Virtual Library

Start Your Search

A. Prat



Author of

  • +

    P1.01 - Advanced NSCLC (ID 757)

    • Event: WCLC 2017
    • Type: Poster Session with Presenters Present
    • Track: Advanced NSCLC
    • Presentations: 1
    • +

      P1.01-075 - Simultaneous Multiplex Profiling of Gene Fusions, METe14 Mutations and Immune Genes in Advanced NSCLC by NCounter Technology (ID 9481)

      09:30 - 16:00  |  Author(s): A. Prat

      • Abstract
      • Slides

      Background:
      Assessment of several immune-genes and tumor drivers is critical for individualized treatment of non-small cell lung cancer (NSCLC). We have previously demonstrated the ability of the transcript-based nCounter Technology for the detection of ALK, ROS1 and RET gene fusions, using a customized codeset (Reguart et al. Clinical Chemistry 2017). Here, we present the first results of the validation in advanced NSCLC samples of a new CodeSet designed to simultaneously characterize clinically relevant gene fusions, MET alterations and the expression of immune genes.

      Method:
      We have designed an in-house custom set to detect driver fusions involving 4 genes (ALK, ROS, RET, NTRK), MET exon 14 skipping mutation, MET overexpression and immune genes (PD1, PDL-1, CD4, CD8, FOXP3, GZMM, IFNG). A panel of ALK-ROS-RET-NTRK positive cell lines (H2228, H3122, SU-DHL-1, HCC78, BaF3 pBABE, LC2/ad and a NTRK-positive cell line), Hs746T (METex14), EBC-1 (overexpressing MET) and a negative cell line (PC9) were used for the initial validation of the panel. Subsequently, 58 FFPE samples from advanced NSCLC patients, previously characterized by FISH, RT-PCR and IHC, have been analyzed. Total amount of 100-150 ng RNA was used for detection. Workflow includes RNA isolation, hybridization and digital counting with for a total turnaround of 3 days. Raw counts were normalized using positive controls, negative controls and house-keeping genes.

      Result:
      .Results obtained with the cell lines positive for ALK, ROS1, RET and NTRK1 fusion genes were exactly coincident with their genotypes, with fusion transcripts successfully detected in all cases by 3’/5’ imbalance and direct fusion probes. In addition, METex14 splicing transcripts were detected in the Hs746T cells at significant levels, higher than those of wt MET mRNA. In contrast, METex14 mRNA counts were almost undetectable in the rest of cell lines. Regarding FFPE samples from advanced patients, 46 could be successfully analyzed by nCounter. Among 13 patients positive for ALK and ROS1 fusions, 12 were confirmed by nCounter. Regarding the METex14 splicing variant, 5 out of 6 patients previously detected by RT-PCR were also positive by nCounter.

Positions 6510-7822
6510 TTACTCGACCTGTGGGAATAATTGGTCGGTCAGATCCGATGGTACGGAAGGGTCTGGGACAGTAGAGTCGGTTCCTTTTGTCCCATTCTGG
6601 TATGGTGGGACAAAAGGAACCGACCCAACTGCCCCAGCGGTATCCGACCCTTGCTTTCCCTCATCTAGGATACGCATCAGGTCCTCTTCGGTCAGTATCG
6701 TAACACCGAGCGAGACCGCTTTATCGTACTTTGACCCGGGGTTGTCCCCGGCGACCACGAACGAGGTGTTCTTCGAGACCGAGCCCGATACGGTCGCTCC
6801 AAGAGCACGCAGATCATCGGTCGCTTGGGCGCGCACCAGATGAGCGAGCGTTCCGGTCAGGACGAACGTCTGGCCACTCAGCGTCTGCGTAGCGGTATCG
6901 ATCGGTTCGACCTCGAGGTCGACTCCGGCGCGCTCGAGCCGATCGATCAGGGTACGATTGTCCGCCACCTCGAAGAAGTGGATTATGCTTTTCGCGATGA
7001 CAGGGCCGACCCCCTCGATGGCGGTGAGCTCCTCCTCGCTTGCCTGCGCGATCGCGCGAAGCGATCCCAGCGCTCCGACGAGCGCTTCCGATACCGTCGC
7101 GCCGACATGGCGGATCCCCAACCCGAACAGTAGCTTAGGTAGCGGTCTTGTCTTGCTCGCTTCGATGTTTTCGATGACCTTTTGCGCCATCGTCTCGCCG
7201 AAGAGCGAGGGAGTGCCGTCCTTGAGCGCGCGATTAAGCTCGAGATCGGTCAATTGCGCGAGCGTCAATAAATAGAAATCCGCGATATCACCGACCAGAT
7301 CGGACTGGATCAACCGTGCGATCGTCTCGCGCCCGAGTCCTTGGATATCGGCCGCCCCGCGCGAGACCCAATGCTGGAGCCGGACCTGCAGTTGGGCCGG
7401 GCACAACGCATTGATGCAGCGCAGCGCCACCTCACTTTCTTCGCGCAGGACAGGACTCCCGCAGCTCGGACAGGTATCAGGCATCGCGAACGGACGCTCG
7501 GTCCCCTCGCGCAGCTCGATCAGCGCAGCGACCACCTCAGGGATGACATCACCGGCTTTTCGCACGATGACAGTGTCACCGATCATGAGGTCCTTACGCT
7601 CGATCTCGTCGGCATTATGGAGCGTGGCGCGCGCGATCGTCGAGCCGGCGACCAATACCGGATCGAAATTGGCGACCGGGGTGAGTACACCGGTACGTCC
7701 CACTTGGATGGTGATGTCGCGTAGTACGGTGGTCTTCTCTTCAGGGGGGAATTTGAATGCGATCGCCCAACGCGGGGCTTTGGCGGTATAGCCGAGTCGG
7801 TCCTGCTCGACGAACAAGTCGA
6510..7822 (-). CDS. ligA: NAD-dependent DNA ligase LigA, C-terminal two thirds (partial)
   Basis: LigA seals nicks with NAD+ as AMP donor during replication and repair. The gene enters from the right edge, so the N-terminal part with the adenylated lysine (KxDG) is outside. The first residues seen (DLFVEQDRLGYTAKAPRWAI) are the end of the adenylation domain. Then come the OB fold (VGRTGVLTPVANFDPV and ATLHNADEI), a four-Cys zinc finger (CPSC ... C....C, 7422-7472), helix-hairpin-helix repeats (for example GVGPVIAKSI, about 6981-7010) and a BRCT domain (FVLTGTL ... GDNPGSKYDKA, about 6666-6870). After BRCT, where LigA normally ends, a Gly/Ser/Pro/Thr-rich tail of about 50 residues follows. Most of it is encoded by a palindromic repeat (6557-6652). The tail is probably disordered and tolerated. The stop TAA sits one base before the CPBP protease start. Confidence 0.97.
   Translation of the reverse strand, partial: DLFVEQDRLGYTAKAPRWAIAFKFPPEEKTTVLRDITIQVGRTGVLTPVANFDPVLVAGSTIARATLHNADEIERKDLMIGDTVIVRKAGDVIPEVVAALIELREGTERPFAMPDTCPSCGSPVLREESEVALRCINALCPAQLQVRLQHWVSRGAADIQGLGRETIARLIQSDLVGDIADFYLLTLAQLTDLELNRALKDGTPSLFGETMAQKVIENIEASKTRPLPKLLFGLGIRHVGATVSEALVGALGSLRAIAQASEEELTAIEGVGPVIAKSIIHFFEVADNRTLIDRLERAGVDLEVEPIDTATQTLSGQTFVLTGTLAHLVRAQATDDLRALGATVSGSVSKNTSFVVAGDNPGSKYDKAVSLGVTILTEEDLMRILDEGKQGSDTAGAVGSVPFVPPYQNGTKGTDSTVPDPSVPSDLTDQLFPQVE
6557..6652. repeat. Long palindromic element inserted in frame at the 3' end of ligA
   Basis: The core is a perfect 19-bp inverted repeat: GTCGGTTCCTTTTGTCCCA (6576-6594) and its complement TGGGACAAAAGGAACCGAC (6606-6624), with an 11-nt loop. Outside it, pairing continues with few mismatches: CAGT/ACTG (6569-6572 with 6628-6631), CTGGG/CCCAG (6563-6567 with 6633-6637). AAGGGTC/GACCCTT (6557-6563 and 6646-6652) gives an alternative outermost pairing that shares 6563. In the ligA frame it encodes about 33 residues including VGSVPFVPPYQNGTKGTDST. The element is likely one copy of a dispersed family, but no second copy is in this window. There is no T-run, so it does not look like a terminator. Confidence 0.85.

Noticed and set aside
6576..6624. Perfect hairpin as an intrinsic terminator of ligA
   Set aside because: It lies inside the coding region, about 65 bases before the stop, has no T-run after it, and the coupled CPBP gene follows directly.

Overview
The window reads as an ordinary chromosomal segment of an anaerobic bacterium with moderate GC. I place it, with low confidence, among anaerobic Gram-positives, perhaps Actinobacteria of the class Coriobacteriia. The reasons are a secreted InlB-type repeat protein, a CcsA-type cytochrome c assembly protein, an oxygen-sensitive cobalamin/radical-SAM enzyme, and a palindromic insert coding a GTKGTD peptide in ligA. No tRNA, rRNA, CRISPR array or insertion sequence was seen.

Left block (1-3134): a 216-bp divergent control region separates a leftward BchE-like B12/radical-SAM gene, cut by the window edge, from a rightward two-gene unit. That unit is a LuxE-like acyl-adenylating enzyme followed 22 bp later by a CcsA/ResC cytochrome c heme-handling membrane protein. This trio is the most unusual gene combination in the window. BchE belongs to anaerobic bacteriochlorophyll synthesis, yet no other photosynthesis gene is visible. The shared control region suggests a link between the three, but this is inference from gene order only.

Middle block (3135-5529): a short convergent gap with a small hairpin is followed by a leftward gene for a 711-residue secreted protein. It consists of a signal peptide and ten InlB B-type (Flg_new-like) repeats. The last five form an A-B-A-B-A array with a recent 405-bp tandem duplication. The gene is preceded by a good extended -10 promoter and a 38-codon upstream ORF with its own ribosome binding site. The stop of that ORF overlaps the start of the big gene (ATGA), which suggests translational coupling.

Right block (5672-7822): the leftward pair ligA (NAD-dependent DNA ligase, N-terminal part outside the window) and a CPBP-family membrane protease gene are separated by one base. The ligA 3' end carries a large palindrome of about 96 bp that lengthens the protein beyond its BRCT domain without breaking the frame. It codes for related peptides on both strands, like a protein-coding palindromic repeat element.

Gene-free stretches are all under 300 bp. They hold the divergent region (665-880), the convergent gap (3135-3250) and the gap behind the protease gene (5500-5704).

Conclusion:
      Preliminary data suggest that multiplex detection of clinically relevant drivers can be successfully achieved using nCounter Technology. The assay is simple, requires short hands-on-time, needs low input RNA and is highly efficient in detecting gene rearrangements and METex14 splicing variants. Results will be prospectively validated in a larger cohort of advanced NSCLC patients and we will determine if clusters of different inmune-phenotypes exist among oncogenic-driven NSCLC tumors.

      Only Active Members that have purchased this event or have registered via an access code will be able to view this content. To view this presentation, please login or select "Add to Cart" and proceed to checkout.

  • +

    P2.02 - Biology/Pathology (ID 616)

    • Event: WCLC 2017
    • Type: Poster Session with Presenters Present
    • Track: Biology/Pathology
    • Presentations: 1
    • +

      P2.02-014 - Simultaneous Gene Profiling of Advanced NSCLC: Single-Molecule Quantification of DNA and RNA by nCounter3D™ Technology (ID 9808)

      09:30 - 16:00  |  Author(s): A. Prat

      • Abstract
      • Slides

      Background:
      Currently, assessment of several tumor drivers is critical for individualized treatment of non-small cell lung cancer (NSCLC). Tools for molecular profiling are based on DNA, RNA and protein (PCR, NGS, FISH, IHC). However, these tests have several disadvantages including hands-on-time and tissue mass requirements. Nanostring digital barcoding technology enables simultaneous assay of different analytes, DNA and RNA from a single sample with 3D Biology Technology.